The chief digital officer at PBS recognizes the demand for its programs on streaming platforms and has made obtaining the rights to stream those programs a high priority. He doesn't have an exact timeframe for when PBS programs will be available on streaming services, but the hope is that it will be sooner rather than later.
PBS does have a digital streaming app that provides video on demand on your TV, phone, or tablet. It's called PBS Anywhere, and it's compatible with several different platforms:
There are, however, limitations involved. First of all, it's not very convenient to have to use a separate app just to watch one channel for people who like to access all their streaming content from one digital service. There's also typically a delay, usually less than 24 hours, between the time that the programming is broadcast over the air and the time it is available for viewing online.
Another limitation to using the app to watch PBS streaming programs is that free offerings are typically only available for a limited time after they air, depending on their type. Kids shows and news programming is always available, but documentaries and dramas are only available for two weeks, while other kinds of programming may remain available up to four weeks.
However, there is a way around this limitation. By donating at least $60 a year ($5 a month) to your local PBS station, you gain access to PBS Passport, which allows you nearly unlimited access to content that is locked for viewing by non-contributors. Content available through Passport may expire eventually, but it's usually up for a matter of years rather than weeks, and programs may rotate in and out of availability. If you're still hesitant to make a donation, keep in mind that $5 a month/$60 a year is considerably less than you would pay for cable. Also, contributions to your PBS station are tax deductible, so in a way you actually profit from donating to your PBS station, plus you get the altruistic satisfaction of knowing that the money goes to support future programming. When's the last time you got so much out of a cable subscription?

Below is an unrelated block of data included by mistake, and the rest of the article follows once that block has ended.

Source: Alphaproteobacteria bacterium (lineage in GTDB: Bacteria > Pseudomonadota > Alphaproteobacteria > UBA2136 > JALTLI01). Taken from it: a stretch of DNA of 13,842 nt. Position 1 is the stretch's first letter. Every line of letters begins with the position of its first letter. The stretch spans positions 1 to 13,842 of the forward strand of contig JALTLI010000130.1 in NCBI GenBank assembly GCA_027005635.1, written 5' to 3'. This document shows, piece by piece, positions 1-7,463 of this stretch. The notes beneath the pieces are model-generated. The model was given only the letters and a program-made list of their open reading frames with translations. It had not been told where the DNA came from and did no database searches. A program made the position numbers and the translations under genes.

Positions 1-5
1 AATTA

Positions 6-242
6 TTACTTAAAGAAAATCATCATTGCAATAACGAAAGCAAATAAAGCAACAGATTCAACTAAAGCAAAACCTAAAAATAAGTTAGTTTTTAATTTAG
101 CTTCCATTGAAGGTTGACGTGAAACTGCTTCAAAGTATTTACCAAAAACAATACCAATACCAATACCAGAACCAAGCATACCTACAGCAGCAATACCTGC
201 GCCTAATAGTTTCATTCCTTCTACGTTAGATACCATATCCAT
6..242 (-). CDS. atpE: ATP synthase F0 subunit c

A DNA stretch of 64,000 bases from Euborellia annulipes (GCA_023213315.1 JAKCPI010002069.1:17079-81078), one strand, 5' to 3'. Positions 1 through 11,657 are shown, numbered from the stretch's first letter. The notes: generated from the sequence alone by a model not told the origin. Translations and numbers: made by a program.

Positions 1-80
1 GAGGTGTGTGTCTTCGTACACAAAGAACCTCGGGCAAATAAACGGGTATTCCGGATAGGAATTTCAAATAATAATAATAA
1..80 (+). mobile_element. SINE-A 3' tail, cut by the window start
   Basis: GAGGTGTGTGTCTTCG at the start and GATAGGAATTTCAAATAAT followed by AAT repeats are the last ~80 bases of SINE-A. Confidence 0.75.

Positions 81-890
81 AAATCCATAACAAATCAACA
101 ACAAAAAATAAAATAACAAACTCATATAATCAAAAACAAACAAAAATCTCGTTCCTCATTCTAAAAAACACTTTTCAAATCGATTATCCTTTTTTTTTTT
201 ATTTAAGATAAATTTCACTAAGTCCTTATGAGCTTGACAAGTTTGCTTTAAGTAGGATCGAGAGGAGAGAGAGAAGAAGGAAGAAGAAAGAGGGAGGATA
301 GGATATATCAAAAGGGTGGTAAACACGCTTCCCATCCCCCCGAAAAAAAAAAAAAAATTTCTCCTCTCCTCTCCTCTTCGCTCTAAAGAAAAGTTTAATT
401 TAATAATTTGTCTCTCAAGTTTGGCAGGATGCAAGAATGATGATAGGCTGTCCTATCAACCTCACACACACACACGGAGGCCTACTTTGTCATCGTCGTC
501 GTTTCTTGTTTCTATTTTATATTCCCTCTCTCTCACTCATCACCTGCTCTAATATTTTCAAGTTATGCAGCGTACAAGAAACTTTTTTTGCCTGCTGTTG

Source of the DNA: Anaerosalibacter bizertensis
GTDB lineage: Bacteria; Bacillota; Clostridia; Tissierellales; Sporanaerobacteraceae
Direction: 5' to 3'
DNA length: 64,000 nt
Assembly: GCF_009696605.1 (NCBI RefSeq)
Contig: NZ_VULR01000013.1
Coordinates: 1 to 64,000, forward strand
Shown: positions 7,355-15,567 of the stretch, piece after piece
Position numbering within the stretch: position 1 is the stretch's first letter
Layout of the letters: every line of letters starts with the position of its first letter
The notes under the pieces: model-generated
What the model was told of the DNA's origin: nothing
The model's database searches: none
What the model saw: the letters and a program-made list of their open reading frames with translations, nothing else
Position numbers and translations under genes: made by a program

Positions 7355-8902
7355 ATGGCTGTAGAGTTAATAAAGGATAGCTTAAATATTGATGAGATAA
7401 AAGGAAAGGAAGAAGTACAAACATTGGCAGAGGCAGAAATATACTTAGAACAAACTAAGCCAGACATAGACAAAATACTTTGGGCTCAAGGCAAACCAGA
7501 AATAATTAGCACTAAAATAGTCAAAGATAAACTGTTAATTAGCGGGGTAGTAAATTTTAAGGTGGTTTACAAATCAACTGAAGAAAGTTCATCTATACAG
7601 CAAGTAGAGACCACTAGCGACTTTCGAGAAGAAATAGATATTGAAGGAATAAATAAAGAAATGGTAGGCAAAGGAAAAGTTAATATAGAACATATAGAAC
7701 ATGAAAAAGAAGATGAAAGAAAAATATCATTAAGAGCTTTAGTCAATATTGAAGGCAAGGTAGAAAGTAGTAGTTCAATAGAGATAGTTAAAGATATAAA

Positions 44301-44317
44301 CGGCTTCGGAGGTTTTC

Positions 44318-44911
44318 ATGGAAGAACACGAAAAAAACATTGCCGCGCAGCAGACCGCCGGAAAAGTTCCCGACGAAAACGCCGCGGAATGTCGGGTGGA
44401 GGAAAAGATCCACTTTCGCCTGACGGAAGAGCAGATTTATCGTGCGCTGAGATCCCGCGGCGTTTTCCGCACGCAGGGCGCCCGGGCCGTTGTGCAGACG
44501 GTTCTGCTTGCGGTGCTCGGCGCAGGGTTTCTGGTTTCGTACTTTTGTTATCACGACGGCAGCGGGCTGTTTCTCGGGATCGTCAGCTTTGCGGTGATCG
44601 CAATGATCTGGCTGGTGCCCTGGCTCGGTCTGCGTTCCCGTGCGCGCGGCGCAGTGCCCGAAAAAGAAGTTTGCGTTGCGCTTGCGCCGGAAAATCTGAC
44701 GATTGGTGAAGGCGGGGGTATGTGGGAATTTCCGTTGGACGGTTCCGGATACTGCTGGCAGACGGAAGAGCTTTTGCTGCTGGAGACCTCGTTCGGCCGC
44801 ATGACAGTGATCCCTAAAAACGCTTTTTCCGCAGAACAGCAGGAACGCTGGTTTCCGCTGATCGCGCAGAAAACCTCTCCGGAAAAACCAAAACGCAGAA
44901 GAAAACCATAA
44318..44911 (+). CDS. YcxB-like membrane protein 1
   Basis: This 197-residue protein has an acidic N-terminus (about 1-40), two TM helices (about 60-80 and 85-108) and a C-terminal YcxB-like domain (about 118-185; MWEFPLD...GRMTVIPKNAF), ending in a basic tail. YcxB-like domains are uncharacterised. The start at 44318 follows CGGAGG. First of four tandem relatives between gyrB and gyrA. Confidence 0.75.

While PBS isn't yet available through most streaming services, don't lose heart. PBS has heard your pleas and is working to supply the demand. In the meantime, many other channels are available for streaming. If you've decided that leaving cable behind is the right choice for you, we have information on how to get started.
Baseball might be the national pastime, but everyone knows that the National Football League has been America’s passion for a long time. While most of the heart-pounding action takes place on Sundays, two teams get the national television treatment every week by playing a day later. For the first 35 years of this tradition, the weekly marquee matchup aired on broadcast television, but starting in 2006 the show moved to ESPN, much to the chagrin of cord-cutters everywhere. If you’re one of the millions of people who don’t want their entertainment tethered to the wall, here are a few suggestions on how to watch Monday Night Football without cable.
On a basic level, Hulu is a streaming platform that lets people avoid sunlight by binge-watching their favorite shows in an on-demand capacity, but that’s just a small slice of its capability. For $39.99 per month, you get access to Hulu’s complete library of content along with a lineup of more than 60 channels of live television, including ESPN. As an added bonus, you also get a cloud-based DVR service that lets you record up to 50 hours of programming so you can go to bed if the game is running too long and pick right back up in the morning. Read our full review of Hulu here.
has its hands in more pies than Marie Callender, so it’s only natural that the internet giant would roll out its own skinny-bundle service. Through the YouTube TV platform, you can access dozens of channels, and ESPN is included. While this skinny bundle was previously available in select markets, as of January 23, 2019, people can sign up from anywhere in the United States. For $40 per month you get a complete suite of services:
If you would like to learn more about YouTube TV, you can read our full review of the service here.